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  Opinion   Columnists  06 Apr 2022  Mohan Guruswamy | Nuclear bombast: Is there a method in the madness?

Mohan Guruswamy | Nuclear bombast: Is there a method in the madness?

The writer, a policy analyst studying economic and security issues, held senior positions in government and industry. He also specialises in the Chinese economy
Published : Apr 7, 2022, 12:39 am IST
Updated : Apr 7, 2022, 12:39 am IST

Since nuclear weapons cannot really be used, their only utility lies in the mere threat of their use

The threat of an implicit nuclear escalation is not all that uncommon. (Representational Image/ AP)
 The threat of an implicit nuclear escalation is not all that uncommon. (Representational Image/ AP)

Russian President Vladimir Putin recently sent the Western alliance (both Nato and the European Union) into a tizzy by announcing that Russia had put its nuclear forces on alert. What he was ambiguously stating was that the entire panoply of Russian air and space defences will be on a heightened alert status.

These defences are meant to largely neutralise an incoming nuclear assault, leaving enough Russian “first strike” nuclear forces of land-based and highly accurate nuclear missiles standing to be able launch a devastating counter-strike. But what he was doing was to introduce a nuclear calculus into the security equation. He was telling the West that any attempt to impose a “no-fly” zone over Ukraine would entail an actual war with Russia. Then again, his closest adviser, Dmitry Peskov, reiterated that if Russia faced an “existentialist crisis”, it might resort to nuclear weapons.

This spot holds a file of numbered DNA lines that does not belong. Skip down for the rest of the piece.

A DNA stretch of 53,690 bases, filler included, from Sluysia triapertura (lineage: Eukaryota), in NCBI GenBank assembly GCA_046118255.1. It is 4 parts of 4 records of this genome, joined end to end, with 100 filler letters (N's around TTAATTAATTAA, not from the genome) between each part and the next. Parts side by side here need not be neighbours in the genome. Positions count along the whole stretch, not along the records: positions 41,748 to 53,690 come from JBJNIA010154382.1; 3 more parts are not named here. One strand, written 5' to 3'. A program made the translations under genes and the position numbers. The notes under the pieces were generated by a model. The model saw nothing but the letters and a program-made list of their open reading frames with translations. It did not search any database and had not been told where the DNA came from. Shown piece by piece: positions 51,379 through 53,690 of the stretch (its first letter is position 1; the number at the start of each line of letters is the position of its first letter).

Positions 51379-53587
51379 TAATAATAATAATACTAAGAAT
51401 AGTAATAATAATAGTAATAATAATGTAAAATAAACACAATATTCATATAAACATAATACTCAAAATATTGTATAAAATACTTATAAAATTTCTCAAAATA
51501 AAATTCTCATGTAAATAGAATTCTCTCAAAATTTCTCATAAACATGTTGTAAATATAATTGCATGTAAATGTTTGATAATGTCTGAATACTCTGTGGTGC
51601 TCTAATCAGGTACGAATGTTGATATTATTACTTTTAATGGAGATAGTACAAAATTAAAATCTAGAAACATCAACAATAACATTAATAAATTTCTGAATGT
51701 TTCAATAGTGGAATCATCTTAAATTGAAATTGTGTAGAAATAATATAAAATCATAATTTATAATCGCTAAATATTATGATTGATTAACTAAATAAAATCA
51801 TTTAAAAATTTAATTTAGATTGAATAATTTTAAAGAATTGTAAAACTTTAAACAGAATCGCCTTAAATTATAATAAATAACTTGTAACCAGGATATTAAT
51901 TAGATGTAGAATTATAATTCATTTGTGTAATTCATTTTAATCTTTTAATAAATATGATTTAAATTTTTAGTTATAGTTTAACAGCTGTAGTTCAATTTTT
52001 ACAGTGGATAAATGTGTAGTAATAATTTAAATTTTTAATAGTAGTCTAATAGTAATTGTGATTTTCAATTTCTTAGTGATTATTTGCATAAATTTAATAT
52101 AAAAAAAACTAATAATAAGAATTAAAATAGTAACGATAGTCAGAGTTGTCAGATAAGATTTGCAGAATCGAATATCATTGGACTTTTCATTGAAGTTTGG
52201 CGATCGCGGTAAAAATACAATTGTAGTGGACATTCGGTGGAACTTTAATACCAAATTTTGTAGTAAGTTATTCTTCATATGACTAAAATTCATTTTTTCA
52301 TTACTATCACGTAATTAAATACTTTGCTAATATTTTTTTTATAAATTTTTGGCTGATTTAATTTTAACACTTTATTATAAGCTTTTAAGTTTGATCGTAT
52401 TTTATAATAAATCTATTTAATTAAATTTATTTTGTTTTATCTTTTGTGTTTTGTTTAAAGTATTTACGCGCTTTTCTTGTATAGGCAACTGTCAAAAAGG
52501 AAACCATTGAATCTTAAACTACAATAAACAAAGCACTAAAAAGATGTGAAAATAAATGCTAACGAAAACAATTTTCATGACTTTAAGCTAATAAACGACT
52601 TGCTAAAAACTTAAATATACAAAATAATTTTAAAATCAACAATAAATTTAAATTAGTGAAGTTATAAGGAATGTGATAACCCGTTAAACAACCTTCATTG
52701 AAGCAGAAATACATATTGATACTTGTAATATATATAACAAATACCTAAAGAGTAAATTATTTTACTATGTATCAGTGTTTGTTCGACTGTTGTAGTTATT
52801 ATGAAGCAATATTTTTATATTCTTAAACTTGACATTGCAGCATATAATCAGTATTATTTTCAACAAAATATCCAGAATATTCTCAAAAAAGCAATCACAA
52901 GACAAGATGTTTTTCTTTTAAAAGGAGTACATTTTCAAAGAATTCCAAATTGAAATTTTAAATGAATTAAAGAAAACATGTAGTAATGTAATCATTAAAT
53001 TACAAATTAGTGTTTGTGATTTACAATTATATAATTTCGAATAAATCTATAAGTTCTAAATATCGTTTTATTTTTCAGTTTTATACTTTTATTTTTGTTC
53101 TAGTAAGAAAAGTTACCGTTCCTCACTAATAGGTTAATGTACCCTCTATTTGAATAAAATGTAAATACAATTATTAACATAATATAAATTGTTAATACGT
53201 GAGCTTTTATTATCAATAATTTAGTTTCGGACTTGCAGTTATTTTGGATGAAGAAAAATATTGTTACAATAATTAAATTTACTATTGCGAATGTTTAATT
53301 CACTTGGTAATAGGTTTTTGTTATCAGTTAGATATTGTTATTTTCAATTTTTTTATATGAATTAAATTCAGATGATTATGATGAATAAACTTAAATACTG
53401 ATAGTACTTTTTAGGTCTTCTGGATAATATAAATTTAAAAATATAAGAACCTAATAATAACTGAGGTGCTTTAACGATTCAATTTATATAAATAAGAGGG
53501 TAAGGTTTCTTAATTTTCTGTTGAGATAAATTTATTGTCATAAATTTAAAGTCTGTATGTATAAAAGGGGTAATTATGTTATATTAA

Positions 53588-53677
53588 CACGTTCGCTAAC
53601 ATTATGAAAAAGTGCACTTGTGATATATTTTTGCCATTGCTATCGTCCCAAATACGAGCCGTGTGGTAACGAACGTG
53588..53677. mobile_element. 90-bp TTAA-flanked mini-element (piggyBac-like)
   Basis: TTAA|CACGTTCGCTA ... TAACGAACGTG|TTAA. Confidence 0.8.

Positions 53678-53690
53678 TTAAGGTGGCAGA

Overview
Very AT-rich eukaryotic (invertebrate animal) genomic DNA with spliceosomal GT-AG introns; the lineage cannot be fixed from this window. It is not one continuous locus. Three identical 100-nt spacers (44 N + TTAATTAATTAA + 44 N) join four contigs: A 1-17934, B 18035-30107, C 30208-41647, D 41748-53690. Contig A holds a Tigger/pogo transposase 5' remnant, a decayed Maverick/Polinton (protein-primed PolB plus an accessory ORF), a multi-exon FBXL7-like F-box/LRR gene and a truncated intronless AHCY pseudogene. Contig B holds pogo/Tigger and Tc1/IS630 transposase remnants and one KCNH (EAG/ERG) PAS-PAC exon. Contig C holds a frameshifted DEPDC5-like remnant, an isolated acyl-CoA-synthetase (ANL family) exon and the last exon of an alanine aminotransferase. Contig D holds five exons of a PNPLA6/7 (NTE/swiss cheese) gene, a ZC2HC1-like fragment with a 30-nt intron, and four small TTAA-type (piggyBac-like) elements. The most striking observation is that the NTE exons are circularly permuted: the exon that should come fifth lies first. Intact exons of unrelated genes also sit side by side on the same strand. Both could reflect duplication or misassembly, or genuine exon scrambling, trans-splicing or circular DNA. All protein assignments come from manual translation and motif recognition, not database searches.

The threat of an implicit nuclear escalation is not all that uncommon.

Many declared and undeclared nuclear nations constantly resort to it. Several times in the past senior Pakistani officials have warned that the dispute over Jammu and Kashmir could escalate into a nuclear war on the sub-continent.

These statements by themselves do not constitute acts that will push the South Asian nuclear clock any closer to Armageddon. Yet, this nuclear sabre rattling is not without reason and purpose. Even though there is little risk of a nuclear world war any more, because of their awesome power and potential to inflict sudden and massive violence on large populations, nuclear weapons inspire tremendous and often irrational fear, however infinitesimal the probabilities of their use.

Since nuclear weapons cannot really be used, their only utility lies in the mere threat of their use. In nuclear theology, this has come to be known as “the utility in non-use”. From time to time, declared and undeclared nuclear powers have tried to use nuclear weapons in this manner. The Pakistanis are only travelling down a well-trodden path. Each time the Pakistanis threaten us with nuclear war, what they are in fact doing is semaphoring to the rest of the world, particularly the Western powers that have taken upon themselves to supervise the international regime, to intervene.